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The San Onofre plant near San Clemente, Calif., sits right on the Pacific Coast.
updated 3/18/2011 2:00:42 PM ET 2011-03-18T18:00:42

Operators of California's two nuclear plants say they are well prepared for a possible tsunami strike. Some experts, however, are calling for new risk assessments that take into account the deadly earthquake, tsunami and nuclear crisis in Japan.

The San Onofre plant near San Clemente is built to withstand a 7.0-magnitude earthquake, while the Diablo Canyon plant is engineered up to magnitude 7.5, according to plant officials. Both are expected to survive tsunamis of up to 25 feet.

They are among the 88 reactors worldwide that are located in seismically active areas, according to the U.N.'s International Atomic Energy Agency. The California plants are the only nuclear facilities along the U.S. Pacific Coast.

However, some critics say federal regulators need to take a second look at the California plants, given the scope of destruction that occurred in Japan. Ed Lyman of the watchdog group Union of Concerned Scientists says current risk estimates for seismic and tsunami hazards may be outdated.

Quake risk at nuclear plants

"Across the board, the NRC (Nuclear Regulatory Commission) has not set standards at a high enough level to protect the public from accidents that are more credible and plausible than previously considered," Lyman told reporters at a Wednesday press conference in Washington.

Twenty-three of the 104 reactors in the United States are the same design as the nuclear plant in Japan that's now in crisis. Each of these U.S. plants has to undergo individual testing for local risks such as earthquakes, hurricanes, high waves, extreme heat or flooding as part of their federal licensing requirements.

In 2008, the California Energy Commission released a report stating that San Onofre lacked safeguards for an earthquake greater than magnitude 7.0, which was the level expected when the plant was designed in the 1960s.

The state Public Utilities Commission agreed and ordered the company that owns the facility to perform a new earthquake and tsunami risk analysis of the reactors using the latest technology before seeking a renewal of the plant's federal operating license, which expires in 2022, the San Diego Union-Tribune reported. The same request was made of PG&E, which operates Diablo Canyon.

Edison turned in its initial report on earthquake and tsunami risks to the utilities commission last month, but the document lacked the three-dimensional seismic analysis that the agencies requested.

Both nuclear facilities are located above the water on coastal bluffs.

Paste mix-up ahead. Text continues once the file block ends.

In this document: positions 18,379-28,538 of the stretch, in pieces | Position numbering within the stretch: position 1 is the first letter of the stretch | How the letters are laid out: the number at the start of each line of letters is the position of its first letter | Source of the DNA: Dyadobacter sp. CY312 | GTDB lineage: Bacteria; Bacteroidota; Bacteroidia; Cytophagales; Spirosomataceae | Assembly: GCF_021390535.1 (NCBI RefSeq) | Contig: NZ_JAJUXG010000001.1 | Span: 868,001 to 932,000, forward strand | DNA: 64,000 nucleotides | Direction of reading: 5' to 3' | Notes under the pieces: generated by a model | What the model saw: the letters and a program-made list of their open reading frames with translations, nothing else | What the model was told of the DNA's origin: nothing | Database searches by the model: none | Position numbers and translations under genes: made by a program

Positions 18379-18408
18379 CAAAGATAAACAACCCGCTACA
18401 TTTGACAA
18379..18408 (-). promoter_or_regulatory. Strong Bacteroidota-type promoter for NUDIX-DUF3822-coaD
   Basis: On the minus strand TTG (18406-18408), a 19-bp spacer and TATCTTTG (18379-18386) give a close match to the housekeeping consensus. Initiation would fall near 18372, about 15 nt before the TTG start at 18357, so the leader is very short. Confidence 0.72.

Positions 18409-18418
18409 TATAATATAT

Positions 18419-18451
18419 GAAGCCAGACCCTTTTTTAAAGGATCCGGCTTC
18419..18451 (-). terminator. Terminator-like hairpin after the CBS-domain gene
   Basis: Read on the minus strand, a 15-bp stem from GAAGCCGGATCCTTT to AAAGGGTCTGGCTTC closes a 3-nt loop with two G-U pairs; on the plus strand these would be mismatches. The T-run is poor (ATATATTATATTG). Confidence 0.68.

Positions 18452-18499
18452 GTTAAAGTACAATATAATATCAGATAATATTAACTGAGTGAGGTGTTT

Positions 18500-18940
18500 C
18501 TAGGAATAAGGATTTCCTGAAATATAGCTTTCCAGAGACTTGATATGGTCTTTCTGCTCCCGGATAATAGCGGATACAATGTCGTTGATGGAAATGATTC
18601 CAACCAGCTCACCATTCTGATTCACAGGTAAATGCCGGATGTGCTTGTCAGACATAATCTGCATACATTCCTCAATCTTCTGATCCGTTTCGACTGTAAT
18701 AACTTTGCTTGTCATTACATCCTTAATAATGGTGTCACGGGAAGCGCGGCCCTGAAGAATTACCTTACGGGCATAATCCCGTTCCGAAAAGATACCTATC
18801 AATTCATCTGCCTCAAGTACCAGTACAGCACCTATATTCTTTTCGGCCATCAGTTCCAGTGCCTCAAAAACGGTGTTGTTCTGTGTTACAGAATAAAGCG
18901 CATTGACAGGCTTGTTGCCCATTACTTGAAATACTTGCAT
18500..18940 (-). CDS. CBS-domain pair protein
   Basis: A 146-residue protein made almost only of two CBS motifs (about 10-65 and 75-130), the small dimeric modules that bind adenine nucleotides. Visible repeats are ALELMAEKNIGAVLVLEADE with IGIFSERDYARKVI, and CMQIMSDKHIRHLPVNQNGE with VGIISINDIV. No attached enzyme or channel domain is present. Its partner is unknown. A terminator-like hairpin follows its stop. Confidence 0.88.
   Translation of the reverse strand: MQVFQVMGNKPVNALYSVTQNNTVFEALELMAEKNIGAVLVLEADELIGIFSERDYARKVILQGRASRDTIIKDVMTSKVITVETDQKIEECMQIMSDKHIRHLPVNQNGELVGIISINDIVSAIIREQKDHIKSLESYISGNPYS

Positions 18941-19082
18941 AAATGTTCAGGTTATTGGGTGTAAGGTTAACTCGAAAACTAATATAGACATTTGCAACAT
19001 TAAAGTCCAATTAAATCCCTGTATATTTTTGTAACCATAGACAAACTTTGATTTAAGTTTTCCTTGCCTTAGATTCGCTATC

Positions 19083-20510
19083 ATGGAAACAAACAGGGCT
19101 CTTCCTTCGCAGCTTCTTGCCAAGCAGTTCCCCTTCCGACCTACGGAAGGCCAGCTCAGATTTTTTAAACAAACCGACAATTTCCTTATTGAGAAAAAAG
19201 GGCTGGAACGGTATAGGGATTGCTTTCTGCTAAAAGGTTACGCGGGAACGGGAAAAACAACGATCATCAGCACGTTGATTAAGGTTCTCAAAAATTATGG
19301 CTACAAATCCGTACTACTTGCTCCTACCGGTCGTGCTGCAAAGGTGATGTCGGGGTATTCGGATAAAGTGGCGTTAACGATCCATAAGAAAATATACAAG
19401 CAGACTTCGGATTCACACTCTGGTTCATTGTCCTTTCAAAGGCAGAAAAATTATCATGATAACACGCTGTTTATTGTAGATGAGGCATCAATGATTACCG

The California coast has experienced tsunamis in the past, the worst from the 1964 "Good Friday" earthquake in Alaska that measured 9.2 on the Richter scale. That quake and resulting wave swept away 11 people in Crescent City and killed a total of 17 people along the coast.

Southern California — where the nuclear plants are located — is in a high seismic area. But it doesn't face the large waves generated by big temblors in Japan or Alaska because its coastline is not as exposed, said Peggy Hellweg, a seismologist at the University of California at Berkeley.

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Hellweg also doubts that the local earthquake faults near the nuclear plants can generate the kind of power felt in Japan. The Newport-Inglewood and Rose Canyon fault system near the San Onofre plant and the Hosgri fault and the Shoreline fault, which was discovered in 2008, run near the Diablo Canyon plant.

"The size of the earthquake depends on the size of the uninterrupted fault you have," Hellweg told Discovery News. "The length of those faults isn't enough to get a magnitude 8 or 9."

Researchers across California have been assembling a comprehensive study of the risk to the state from tsunamis over the past two years. The first phase of the study found that the region probably faces a bigger tsunami threat from earthquakes generated off the coast of Oregon and Washington, called the Cascadia subduction zone, or from the Aleutian Islands off Alaska.

The other danger is from underwater landslides just off the coast, said Stephen Mahin, director of the Pacific Earthquake Engineering Research Center at UC Berkeley.

"You have these big cliffs and those can cause local tsunamis which are far bigger than the distant ones," Mahin said. "But those are extremely hard to predict."

© 2012 Discovery Channel

Video: Is the U.S. ready for a major quake?


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